Every other day it seems some new scandal of sexual harassment comes out. It’s interesting. Or tiring. Or dull. Or scary. It depends on your perspective.

Most people agree that the serious sexual offenders who have used women’s sexuality against them, manipulated them, blackmailed them with jobs for favours, should be discredited. They shouldn’t get away with it (although it disconcerts me that people are being sentenced without a trial).

Then there’s #MeToo – with women across the world using social media to demonstrate the prevalence of sexual harassment. Some call it standing up for ourselves, others call it whingeing.

A lot of men, and maybe some women are confused by this. I can see why. Do men feel that women are looking for any excuse to take them down? Is this a chance to get at men? Are we blowing things out of proportion? 

Maybe there will be the odd false accusation – isn’t there with everything? But I think the truth of it is that there is and always has been a horrible culture of treating women and their bodies as objects. It’s something that every woman experiences to a greater or lesser extent. And now we are at one of those rare moments in history where we rise up and shout that it’s not fair, that it shouldn’t be like this.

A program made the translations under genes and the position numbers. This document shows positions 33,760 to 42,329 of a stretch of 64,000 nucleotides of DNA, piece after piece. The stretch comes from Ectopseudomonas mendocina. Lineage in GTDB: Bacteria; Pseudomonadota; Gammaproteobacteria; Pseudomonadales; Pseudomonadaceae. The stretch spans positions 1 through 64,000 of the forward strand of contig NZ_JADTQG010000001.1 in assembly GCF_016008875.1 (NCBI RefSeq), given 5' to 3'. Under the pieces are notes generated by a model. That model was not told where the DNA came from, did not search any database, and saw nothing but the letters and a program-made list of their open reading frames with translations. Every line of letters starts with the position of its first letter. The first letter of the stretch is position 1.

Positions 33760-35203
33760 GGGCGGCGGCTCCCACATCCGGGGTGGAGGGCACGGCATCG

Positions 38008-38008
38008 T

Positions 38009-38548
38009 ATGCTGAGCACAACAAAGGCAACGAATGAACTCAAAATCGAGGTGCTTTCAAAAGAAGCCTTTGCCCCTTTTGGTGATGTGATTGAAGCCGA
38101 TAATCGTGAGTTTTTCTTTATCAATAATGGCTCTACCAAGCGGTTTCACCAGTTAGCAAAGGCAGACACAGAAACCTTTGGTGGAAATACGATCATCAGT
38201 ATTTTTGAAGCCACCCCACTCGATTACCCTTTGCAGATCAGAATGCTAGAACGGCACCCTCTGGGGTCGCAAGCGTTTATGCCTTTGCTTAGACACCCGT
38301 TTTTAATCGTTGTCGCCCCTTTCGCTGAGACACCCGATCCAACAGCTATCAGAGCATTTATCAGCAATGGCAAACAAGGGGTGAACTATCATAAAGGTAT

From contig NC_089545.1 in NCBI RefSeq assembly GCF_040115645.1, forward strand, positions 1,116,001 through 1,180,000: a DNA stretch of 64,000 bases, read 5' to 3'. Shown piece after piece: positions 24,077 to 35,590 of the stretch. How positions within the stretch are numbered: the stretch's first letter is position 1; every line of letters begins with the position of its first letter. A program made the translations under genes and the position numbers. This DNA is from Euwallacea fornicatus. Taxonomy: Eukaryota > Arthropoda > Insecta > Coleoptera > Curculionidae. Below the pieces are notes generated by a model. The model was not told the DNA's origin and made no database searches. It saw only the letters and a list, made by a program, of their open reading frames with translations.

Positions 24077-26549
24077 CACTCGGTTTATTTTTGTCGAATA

I once knew someone who admitted to occasionally copping a feel in the odd nightclub crowd. And then someone else did it to his girlfriend. That put a different perspective on it, and he stopped. The problem? He hadn’t thought it through. It simply hadn’t occurred to him how his actions affected the person, and how he would feel if someone did the same to the women he was close to.

Legs by dsasso, via Flickr Creative Commons


Having your bum pinched isn’t as significant as other forms of sexual assault. It’s a long way from rape. I mean, it’s really not that bad. You feel a sense of indignation for about ten minutes and then you move on, because you don’t know who it was and your bum has basically recovered from the affront. Where it’s scary is not in the action itself, but when it’s used as manipulation, to imply that you’re getting a job because you’re pretty, or worse, that more is expected of you. Or a dress code that says you have to wear black underwear and stilettos to do this job. It’s a sign of a culture where men see women as objects for their delight and delectation, not as people like them.